HIV and risk of dementia in older veterans

AIDS (London, England)

AIDS. 2020 Sep 1;34(11):1673-1679. doi: 10.1097/QAD.0000000000002597.


OBJECTIVE: People living with HIV (PLWH) may be at an increased risk for dementia as they age. Surprisingly, it remains unclear whether PLWH have a higher risk of developing dementia in late life than those without. We explored whether HIV-infection is associated with incident dementia diagnosis in older U.S. veterans accounting for potential confounders and competing risk of death.

METHODS: We included 1114 veterans diagnosed with HIV, ages at least 55 years (mean = 62 years, SD = 6), followed in the Veterans Health Administration healthcare system from 2004 to 2015, and a propensity-matched comparison group (n = 1114) without HIV. HIV and dementia diagnoses were determined using electronic medical records. Using Fine-Gray proportional hazards models, we examined whether HIV status was associated with a greater risk of incident dementia.

RESULTS: During follow-up (mean = 7 years, SD = 4 from date of HIV diagnosis), 5% of veteran PLWH developed dementia compared with 3% without (P = 0.01). Accounting for the competing risk of death and adjusted for demographics, substance use, education and income, PLWH remained 50% more likely to receive a dementia diagnosis [adjusted hazard ratio (aHR) = 1.50, 95% confidence interval 0.96-2.35]. Although combination antiretroviral therapy (cART) exposure was associated with an increased risk of incident dementia, this was driven by differences in illness severity as captured by CD4 cell count. There was no evidence of a differential effect by cART class.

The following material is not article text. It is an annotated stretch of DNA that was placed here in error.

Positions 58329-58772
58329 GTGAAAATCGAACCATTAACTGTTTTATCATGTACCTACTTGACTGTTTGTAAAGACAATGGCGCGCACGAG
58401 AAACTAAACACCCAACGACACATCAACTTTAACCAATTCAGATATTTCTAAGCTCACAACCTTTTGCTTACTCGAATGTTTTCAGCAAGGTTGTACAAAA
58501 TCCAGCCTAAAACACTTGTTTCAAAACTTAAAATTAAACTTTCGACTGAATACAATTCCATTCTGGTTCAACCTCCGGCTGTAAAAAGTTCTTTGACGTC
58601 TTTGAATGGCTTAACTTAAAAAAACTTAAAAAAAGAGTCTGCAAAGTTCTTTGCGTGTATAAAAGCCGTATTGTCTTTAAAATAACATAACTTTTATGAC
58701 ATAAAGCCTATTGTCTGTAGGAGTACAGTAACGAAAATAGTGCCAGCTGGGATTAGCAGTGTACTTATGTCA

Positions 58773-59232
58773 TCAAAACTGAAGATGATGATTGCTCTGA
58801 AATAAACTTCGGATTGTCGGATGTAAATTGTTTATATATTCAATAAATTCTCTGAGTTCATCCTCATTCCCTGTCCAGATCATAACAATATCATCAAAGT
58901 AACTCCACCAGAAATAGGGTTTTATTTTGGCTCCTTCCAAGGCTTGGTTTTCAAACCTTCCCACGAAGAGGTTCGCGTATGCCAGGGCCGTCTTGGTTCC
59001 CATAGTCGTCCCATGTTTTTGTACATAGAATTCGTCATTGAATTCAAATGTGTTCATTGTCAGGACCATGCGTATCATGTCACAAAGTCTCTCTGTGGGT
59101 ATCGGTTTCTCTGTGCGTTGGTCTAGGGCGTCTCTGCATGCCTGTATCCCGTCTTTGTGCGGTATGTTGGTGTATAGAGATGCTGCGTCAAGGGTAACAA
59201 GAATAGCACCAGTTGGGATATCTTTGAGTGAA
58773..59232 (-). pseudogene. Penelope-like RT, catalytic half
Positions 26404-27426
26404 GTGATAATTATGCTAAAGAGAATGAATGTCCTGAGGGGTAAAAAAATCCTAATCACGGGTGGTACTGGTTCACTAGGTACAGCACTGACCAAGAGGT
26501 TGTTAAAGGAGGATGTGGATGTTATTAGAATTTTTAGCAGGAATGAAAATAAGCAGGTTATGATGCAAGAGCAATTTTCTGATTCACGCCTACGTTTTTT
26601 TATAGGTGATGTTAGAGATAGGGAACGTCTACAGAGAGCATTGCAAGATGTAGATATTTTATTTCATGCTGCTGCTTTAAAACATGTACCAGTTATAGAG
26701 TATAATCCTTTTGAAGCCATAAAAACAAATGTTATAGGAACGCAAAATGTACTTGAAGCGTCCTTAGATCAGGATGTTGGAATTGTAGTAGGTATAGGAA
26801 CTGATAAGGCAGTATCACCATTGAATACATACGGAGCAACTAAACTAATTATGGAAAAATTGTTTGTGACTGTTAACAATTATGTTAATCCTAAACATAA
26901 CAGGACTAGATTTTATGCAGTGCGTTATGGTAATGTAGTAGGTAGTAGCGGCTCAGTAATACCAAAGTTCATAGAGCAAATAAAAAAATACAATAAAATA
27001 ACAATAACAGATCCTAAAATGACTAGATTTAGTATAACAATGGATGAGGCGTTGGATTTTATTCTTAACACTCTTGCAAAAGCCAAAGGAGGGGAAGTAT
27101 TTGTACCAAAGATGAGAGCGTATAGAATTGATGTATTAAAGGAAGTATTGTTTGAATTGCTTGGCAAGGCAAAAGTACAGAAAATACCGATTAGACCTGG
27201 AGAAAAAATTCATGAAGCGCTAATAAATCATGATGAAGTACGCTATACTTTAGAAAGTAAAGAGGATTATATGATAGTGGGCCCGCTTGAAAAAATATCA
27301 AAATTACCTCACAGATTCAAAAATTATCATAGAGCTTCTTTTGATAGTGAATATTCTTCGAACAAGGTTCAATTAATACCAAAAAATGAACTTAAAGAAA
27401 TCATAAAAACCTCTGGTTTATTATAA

CONCLUSION: In a cohort of older USA veterans, HIV infection increased risk of dementia by 50%, while exposure to cART did not offset this risk. It is critical to understand the mechanisms by which HIV increases risk for developing dementia in later life.

PMID:32701576 | DOI:10.1097/QAD.0000000000002597